Beyond Love, finally, ventures even further in celebrating love's comforting pleasures, to a practically microcosmic level. Life itself, Johnson argues, is an unstoppable force using sexual attraction and the feelings with which we imbue our relationships merely as a means to an end. Life constantly entangles us, mires us in love, simply to perpetuate itself. But the track isn't just a plea for understanding but also greater sensuality:
"There are some things in life /
that you just can't fight / ...
So let's take off our crosses /
and lay them in a tin / and
let our weaknesses become
virtue / instead of sin"
Working with two different producers, Warne Livesey (perhaps best known for his work with Midnight Oil) and Roli Mossiman (former Swans drummer, best known for helping unleash The Young Gods), literally splitting the songs between the two, the album essentially consists of two halves tangled together, like the jumbled thoughts in a particularly over-heated mind. There's frailty, there's obsession, there's guilt, and there's lust, charging the mind bombs we cannot help but harbour, which invariably alter our lives and the world we inhabit once unleashed.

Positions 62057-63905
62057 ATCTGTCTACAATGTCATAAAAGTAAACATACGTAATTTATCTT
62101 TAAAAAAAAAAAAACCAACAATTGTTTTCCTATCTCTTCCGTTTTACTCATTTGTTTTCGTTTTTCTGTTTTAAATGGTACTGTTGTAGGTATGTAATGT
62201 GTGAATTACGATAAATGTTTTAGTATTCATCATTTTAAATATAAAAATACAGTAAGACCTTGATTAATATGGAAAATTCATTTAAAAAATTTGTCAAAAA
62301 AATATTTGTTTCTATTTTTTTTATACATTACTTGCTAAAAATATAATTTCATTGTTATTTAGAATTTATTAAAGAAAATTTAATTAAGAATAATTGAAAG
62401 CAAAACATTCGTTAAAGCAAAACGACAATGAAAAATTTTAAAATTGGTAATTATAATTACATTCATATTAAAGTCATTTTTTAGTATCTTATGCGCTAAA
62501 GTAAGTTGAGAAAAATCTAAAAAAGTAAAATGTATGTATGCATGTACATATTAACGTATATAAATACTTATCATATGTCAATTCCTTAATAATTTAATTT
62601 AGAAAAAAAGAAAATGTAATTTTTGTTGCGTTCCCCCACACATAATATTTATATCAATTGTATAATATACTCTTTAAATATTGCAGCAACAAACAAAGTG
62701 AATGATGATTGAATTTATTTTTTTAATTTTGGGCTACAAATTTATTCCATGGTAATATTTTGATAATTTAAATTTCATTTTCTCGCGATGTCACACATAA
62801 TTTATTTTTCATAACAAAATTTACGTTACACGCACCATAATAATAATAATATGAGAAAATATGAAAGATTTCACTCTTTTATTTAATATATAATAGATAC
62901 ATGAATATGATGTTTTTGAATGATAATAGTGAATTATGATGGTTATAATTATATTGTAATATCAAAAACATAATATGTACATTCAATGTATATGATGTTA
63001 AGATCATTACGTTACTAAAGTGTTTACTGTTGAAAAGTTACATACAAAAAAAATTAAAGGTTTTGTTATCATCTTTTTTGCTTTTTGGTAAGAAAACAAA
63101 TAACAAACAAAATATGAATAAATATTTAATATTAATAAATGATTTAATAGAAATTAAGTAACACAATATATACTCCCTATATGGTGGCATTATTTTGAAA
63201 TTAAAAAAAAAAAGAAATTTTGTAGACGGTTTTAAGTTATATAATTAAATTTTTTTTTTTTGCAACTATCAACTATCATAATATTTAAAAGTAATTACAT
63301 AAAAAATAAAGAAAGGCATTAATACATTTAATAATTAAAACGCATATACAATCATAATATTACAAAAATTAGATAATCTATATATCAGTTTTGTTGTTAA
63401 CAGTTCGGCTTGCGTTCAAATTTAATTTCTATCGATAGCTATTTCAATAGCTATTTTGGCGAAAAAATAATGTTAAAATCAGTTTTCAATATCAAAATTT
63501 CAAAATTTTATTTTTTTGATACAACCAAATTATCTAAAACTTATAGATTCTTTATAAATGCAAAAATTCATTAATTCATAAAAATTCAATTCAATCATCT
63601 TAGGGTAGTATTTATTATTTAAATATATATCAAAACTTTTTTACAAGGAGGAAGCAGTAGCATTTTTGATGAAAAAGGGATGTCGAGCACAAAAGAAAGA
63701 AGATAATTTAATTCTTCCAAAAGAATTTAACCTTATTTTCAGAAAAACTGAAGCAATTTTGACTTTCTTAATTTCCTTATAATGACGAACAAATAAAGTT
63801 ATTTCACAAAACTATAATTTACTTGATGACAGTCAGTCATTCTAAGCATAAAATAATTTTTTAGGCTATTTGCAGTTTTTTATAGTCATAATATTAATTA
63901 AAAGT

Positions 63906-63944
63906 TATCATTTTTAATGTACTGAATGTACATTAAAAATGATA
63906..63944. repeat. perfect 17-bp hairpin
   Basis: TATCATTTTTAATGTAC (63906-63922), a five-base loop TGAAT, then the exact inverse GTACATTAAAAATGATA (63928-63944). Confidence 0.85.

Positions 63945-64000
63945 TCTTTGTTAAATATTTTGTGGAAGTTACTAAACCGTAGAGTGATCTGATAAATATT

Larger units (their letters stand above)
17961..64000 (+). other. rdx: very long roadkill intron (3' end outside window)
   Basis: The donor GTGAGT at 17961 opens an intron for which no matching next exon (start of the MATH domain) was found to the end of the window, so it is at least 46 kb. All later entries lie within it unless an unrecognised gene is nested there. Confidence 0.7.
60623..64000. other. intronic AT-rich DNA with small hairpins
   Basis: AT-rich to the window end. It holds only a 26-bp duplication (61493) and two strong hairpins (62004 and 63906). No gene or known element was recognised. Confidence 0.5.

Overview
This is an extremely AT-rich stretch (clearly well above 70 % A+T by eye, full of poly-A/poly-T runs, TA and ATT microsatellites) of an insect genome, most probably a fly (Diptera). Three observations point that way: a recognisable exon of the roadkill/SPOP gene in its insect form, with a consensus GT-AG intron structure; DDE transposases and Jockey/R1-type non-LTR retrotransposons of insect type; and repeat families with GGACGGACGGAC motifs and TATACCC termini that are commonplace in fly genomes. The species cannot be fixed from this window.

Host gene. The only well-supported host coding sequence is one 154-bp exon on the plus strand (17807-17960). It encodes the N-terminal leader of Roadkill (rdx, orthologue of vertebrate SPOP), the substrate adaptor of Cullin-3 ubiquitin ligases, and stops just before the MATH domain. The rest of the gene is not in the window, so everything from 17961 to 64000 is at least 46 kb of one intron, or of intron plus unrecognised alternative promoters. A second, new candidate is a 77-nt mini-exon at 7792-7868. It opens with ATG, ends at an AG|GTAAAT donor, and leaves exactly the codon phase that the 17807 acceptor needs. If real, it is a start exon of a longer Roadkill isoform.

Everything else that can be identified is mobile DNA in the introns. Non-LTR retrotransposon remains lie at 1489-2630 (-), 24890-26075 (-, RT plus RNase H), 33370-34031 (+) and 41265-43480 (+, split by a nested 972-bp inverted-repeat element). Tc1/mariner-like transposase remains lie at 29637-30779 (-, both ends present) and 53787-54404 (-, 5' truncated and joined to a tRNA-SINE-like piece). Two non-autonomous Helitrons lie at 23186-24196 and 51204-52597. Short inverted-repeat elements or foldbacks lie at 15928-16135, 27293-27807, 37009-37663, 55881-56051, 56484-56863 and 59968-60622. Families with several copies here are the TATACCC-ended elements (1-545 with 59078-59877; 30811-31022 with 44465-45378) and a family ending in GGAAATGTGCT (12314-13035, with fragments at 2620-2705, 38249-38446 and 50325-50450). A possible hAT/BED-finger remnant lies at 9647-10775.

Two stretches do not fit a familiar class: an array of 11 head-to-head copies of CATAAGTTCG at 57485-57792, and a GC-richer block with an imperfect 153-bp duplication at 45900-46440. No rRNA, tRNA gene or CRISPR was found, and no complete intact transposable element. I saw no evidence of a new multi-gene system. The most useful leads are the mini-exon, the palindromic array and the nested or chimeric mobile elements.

It's an agnostic's album, espousing a spiritual commonsense, a yearning to finally grow up, to reach the next level physically as well as emotionally. Its love songs not encapsulating the unrequited yearning of a pining teenager, but the doubts and mixed emotions of an adult. It's a work in which the line of conflict is drawn between abstract reason and physical nature, centering on the feelings we feel despite ourselves, and cannot flick off the way one turns out a light.
The (literal) two sides of the album are reflected in its sleeve, juxtaposing Fiona Skinner's take on the extraordinary John Heartfield's bayoneted dove, with Andrew Macpherson's just-jeans-and-t-shirt portrait of Matt Johnson - a more intimate and stripped down sleeve than the The's previous Andy "Dog" Johnson designs.
Fusing the sensual and the political, it's an album of a kind that's rarely recorded today, twenty years later, and while its earnestness at times gets uncomfortably close to adolescent histrionics, the quality of the music more than compensates for its lyrical shortcomings. It's pop music created by a musician with a singular vision, for everyone as riddled with guilt and obsessed with life as he was - and perhaps still is.